Posted by Chris Vermaak in Uncategorized
At Pigalle, we’re famous for our shellfish. From petite prawns in our prawn cocktail starter, all the way to the huge langoustines and plump tiger prawns we serve grilled with lemon butter and garlic, it seems that seafood is a firm favourite when fine dining is the order of the day. As a long-standing venue for fine dining in Johannesburg, we often hear from our clients about how intimidating it can be to cook seafood at home, especially for less experienced cooks, and especially considering the hefty price tag of seafood these days. The one product that most people seem absolutely petrified to cook at home is the almighty lobster – doubtless the king of crustaceans and the tastiest of the bunch. Here are tips from some of our chefs – the people behind the best fine dining Johannesburg has to offer – on how best to tackle the preparation and cooking of live lobsters.
If you’ve got a good fishmonger with a passion for freshness and connections in all the right harbours, you’ll be able to find live lobsters without too much difficulty. This is even easier for our lucky friends who live along the coast, where it’s possible to haggle with local fishermen or even catch lobsters and crayfish yourself! If you are going to the expense of cooking lobster, it’s well worth the effort to procure fresh rather than frozen. Remember, if you are squeamish about killing a lobster yourself, your fishmonger will be happy to do it for you.
For a true taste of lobster in its purest form, steaming is the way to go. The intense heat of steam, cooks the flesh quickly, without giving it a chance to dry out, and allows you to appreciate the deliciously sweet flesh without sauces and sprinkles getting in the way. A simple bowl of melted butter with a hint of mashed garlic and a squeeze of lemon makes the perfect dipping accompaniment.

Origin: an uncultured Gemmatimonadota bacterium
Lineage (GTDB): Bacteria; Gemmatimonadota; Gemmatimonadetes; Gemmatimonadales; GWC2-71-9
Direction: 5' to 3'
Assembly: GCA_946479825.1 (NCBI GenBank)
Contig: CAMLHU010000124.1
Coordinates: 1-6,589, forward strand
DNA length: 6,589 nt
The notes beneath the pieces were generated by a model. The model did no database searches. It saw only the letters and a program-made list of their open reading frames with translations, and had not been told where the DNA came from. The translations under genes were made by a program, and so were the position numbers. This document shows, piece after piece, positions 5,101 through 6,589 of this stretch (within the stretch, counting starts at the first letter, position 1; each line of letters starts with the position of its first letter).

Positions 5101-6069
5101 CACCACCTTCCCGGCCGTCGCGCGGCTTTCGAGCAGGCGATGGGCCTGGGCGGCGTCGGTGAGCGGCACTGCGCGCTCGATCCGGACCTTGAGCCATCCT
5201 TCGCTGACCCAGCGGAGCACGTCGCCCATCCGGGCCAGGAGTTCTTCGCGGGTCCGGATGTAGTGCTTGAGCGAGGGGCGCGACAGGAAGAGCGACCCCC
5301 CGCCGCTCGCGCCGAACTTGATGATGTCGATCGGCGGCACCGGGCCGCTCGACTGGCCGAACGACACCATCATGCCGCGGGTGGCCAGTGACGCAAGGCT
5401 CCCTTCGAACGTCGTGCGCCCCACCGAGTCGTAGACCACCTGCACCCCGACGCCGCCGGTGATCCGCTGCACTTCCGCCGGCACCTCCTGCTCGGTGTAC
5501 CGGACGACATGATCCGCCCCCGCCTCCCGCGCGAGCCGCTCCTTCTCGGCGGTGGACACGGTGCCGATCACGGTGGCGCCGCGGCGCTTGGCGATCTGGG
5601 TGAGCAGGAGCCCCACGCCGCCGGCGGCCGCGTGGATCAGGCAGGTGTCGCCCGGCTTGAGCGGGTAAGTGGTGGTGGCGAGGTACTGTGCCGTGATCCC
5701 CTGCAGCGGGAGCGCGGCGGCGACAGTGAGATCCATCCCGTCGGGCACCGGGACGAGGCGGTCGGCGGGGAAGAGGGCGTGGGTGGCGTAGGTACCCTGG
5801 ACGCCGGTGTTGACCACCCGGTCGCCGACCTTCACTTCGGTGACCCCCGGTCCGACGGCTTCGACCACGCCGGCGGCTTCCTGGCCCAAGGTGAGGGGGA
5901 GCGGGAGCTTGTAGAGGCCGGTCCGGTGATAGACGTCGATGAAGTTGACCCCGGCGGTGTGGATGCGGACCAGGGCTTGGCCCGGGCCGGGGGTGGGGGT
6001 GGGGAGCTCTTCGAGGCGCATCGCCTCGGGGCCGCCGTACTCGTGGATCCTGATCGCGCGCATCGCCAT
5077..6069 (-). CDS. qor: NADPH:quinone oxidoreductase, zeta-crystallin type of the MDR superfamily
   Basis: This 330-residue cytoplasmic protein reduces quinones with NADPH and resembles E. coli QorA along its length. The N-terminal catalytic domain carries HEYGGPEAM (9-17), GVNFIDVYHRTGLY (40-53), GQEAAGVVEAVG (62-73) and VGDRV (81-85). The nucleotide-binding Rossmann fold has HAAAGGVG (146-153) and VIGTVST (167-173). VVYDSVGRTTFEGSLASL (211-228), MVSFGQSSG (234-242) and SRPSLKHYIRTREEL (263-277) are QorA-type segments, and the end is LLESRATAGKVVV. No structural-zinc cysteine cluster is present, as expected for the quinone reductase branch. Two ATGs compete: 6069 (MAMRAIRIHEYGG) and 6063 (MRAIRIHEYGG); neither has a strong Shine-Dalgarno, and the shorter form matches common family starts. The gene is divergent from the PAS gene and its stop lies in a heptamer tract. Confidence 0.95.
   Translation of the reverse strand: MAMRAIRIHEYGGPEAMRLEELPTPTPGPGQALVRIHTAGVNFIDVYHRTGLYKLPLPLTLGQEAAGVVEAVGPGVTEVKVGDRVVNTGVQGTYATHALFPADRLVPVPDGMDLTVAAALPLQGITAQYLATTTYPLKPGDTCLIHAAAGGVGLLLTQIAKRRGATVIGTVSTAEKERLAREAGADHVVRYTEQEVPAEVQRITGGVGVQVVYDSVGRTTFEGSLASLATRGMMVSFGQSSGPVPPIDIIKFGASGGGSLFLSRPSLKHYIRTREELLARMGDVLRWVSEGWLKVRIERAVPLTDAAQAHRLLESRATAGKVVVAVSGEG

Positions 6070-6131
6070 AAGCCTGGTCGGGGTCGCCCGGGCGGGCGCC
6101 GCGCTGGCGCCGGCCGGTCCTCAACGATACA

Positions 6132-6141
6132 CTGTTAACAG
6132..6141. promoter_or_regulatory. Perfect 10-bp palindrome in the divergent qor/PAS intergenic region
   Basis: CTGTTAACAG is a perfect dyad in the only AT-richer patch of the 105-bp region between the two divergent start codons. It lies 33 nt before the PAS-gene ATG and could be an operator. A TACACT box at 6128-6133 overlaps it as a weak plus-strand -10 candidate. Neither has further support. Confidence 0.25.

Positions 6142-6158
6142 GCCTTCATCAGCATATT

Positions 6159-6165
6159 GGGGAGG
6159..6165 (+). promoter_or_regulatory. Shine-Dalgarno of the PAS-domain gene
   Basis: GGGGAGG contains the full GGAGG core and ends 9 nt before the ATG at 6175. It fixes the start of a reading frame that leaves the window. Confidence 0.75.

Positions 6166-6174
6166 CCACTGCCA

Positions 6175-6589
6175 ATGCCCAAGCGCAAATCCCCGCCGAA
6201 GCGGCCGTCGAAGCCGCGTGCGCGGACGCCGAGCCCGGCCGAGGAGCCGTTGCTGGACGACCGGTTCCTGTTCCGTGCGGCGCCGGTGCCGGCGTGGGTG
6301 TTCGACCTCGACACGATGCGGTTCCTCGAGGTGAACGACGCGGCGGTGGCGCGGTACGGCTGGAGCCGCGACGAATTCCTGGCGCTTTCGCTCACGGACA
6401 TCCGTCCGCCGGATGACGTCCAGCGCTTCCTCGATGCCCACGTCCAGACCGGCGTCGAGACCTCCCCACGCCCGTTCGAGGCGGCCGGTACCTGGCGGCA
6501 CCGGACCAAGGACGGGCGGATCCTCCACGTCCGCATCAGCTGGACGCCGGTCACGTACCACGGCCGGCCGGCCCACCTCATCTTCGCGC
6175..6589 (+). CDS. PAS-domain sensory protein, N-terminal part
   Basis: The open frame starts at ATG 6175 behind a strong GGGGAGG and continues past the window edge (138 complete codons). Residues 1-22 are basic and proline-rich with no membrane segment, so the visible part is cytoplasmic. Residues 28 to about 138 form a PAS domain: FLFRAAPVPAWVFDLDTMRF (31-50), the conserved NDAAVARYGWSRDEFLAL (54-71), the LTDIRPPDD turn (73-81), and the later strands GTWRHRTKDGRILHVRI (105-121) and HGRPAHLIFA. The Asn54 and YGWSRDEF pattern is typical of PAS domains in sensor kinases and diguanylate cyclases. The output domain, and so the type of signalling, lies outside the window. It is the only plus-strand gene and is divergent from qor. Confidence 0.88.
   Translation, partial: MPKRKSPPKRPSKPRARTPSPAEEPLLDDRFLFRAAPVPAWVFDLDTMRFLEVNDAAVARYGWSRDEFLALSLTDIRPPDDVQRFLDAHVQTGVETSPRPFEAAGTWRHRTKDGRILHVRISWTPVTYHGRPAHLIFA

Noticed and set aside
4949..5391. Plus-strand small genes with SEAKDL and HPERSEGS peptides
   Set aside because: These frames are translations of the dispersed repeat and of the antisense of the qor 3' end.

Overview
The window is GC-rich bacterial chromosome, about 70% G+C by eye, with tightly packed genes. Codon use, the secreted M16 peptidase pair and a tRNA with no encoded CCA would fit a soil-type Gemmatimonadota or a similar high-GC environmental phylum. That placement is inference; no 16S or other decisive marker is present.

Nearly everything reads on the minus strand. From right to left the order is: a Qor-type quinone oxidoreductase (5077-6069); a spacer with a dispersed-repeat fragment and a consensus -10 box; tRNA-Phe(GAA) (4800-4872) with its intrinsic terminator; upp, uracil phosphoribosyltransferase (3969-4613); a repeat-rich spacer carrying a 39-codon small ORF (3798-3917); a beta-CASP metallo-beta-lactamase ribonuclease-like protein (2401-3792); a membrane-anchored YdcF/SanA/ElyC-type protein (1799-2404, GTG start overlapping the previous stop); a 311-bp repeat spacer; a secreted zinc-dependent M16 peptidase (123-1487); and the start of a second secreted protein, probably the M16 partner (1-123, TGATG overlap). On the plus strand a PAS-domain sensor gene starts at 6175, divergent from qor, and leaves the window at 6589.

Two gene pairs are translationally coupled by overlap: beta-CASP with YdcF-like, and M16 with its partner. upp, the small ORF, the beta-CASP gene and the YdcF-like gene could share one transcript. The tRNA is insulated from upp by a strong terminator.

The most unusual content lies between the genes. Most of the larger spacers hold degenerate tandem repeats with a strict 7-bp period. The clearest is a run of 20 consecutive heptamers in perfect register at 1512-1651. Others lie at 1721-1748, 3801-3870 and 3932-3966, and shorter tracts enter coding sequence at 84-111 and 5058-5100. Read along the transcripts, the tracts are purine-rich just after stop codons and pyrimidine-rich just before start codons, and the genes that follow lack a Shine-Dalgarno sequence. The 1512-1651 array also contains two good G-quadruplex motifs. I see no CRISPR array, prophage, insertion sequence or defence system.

Image Credit: www.allrecipes.com
Definitely one of our favourite ways to enjoy lobster! The intense heat of a good braai sears the meat perfectly and seals in all those delicious juices. The rising smoke of a braai fire also adds a gentle smoky flavour to the lobster for an added dimension of flavour. In order to prevent the lobster tails from curling up once placed on the grill, we recommend splitting the lobsters lengthwise from head to tail. This will also help them to cook faster and more evenly.
Overcooked lobster is rubbery and not very pleasant to eat, so timing is vital. Most people already know that lobsters turn bright red while cooking, but this isn’t an accurate indicator that it is cooked. It is easy to check a butterflied or halved lobster simply by prodding the flesh – it should be white all the way through and not greyish or translucent. It should also come away from the shell easily when tested. Cooking times will vary according to the technique you choose as well as the size of the lobster and whether or not it has been cut open, so be sure to watch it constantly as it cooks to avoid a nasty (and expensive) surprise.